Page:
Friends and I drove to Queen Creek Canyon to do some climbing there. Well, my friends planned to do some climbing and I was just going to hike around the area and then watch them for a while.
To access the Pond climbing area, leave your vehicle in the parking area that is about 0.6 mile east of the Queen Creek tunnel on US60. Walk east along the side of the road to a short bridge. Walk under the bridge to the opposite (North) side of the road. Climb along the right side of the wash a short distance until you come to a pond (sometimes dry). If it has water in it and you want to keep your feet dry, it's a little tricky to get around it to access the paths to the climbing area. Assuming you want dry feet, you can climb over the rocks to the right of the pond or you can climb across the wall for about ten feet. You'll find three handholds on the wall. Once you get past the pond, you can use several anchored rebar rungs and a short rope to get up to the trails that take you to the climbing area. Then just follow the trails. There are many climbing routes of varying degrees of difficulty in this section. It would be good to obtain a climbing guide for the area.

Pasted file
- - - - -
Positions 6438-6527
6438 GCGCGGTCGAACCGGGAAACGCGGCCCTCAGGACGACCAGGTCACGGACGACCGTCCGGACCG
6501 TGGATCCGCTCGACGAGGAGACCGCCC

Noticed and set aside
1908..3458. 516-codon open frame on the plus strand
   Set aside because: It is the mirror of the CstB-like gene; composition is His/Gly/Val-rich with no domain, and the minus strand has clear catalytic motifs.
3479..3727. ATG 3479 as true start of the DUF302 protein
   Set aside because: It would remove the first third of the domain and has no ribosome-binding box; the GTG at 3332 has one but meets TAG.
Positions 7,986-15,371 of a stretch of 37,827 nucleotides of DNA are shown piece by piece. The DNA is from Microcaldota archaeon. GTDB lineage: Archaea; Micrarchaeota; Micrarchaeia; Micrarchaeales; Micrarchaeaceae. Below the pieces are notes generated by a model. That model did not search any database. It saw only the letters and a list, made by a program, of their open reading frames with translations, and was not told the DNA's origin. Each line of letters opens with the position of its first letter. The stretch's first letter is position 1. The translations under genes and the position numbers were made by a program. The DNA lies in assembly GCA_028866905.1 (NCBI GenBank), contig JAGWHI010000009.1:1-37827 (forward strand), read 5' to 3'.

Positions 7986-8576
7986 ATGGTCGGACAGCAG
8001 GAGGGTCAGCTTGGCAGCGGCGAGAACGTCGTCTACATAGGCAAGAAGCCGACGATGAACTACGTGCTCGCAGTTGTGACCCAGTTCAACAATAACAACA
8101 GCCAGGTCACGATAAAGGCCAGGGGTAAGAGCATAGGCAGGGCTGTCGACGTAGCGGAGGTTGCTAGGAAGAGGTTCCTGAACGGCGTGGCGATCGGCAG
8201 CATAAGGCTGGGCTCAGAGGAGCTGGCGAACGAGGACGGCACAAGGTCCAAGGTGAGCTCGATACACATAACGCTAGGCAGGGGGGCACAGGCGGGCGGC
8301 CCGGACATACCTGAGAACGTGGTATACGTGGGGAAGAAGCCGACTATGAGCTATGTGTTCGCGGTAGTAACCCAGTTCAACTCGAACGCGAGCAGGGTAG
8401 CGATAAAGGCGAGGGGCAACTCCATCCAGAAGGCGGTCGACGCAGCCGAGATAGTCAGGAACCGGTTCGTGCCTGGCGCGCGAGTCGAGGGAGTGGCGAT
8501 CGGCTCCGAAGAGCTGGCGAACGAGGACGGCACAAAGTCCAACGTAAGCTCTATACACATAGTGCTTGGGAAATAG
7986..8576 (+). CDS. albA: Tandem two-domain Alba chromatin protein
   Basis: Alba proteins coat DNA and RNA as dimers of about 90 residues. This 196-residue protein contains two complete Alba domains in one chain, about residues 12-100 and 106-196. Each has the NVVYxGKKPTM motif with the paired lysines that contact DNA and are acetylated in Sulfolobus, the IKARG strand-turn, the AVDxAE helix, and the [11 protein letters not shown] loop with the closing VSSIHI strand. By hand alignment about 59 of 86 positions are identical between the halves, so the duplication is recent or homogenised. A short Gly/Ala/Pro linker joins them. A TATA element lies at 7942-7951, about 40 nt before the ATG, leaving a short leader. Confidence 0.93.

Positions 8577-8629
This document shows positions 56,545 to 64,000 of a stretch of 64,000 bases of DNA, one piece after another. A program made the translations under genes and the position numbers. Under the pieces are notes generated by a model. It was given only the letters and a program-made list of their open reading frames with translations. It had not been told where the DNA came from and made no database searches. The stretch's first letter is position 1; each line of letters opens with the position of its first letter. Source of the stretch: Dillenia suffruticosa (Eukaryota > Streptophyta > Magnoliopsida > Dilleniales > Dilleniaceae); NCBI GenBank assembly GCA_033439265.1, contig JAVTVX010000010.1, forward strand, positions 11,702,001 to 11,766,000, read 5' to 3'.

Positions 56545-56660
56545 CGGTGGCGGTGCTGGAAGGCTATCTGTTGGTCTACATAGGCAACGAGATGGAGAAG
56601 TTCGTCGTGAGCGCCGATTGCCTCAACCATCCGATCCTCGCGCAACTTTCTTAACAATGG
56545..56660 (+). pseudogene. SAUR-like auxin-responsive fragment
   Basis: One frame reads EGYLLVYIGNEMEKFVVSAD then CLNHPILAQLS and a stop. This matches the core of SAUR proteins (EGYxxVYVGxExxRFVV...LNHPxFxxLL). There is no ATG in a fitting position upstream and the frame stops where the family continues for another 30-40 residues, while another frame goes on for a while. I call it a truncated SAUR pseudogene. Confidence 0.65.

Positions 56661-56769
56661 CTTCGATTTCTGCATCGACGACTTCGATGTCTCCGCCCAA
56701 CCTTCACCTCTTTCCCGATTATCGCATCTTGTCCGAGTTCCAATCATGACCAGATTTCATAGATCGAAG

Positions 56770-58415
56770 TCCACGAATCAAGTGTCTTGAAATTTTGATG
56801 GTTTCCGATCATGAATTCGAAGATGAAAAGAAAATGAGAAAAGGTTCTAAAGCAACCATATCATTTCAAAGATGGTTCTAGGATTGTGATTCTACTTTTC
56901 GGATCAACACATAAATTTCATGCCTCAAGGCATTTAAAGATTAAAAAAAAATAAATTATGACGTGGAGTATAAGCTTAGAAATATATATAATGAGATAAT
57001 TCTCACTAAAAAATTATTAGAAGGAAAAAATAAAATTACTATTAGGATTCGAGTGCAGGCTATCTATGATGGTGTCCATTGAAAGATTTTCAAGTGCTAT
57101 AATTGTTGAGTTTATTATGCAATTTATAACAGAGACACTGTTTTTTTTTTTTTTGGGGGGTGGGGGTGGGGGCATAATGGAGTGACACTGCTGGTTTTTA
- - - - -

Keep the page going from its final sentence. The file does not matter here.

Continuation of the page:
After hiking up to the top of the hills above where my friends were climbing and taking a few pictures, I decided to go down to watch them climb. It was way too windy up top. Unfortunately, the route down was not obvious. After 45 minutes of trying to find the route by which I came up, I was beginning to think it was about time to call in a helicopter to rescue me. Finally, after pushing my way past a bush, I saw the top of my route down. Makes me want to invest in a handheld GPS unit.
I rejoined my friends and enjoyed their escapades on the rock face. Two of them had some experience with sport climbing. The rest of us had never done this sort of thing before, although one had done a lot of rappeling in his work for the fire department. Eventually, Matt suggested that I give it try. At first, I declined, but eventually I said, well ok, maybe the first 10 feet.
Once I got on that rock face, well protected by the belay line as I was and the fact that one might call this rock face a "bunny slope", well, I just kept going. What a thrill it was to touch the chains at the top and look down and all around! Matt controlled my descent with the belay line and my first climbing experience was a success. Needless to say, I hope that won't be my last climb!
The distance and AEG values are just estimates determined by using Google Earth (Sorry, no GPS device). The 5.4 difficulty rating given above is what my more experienced friends said the route we were climbing was rated, but I don't know how they got that number. As I said above, this "bunny slope" was probably the easiest route in the area.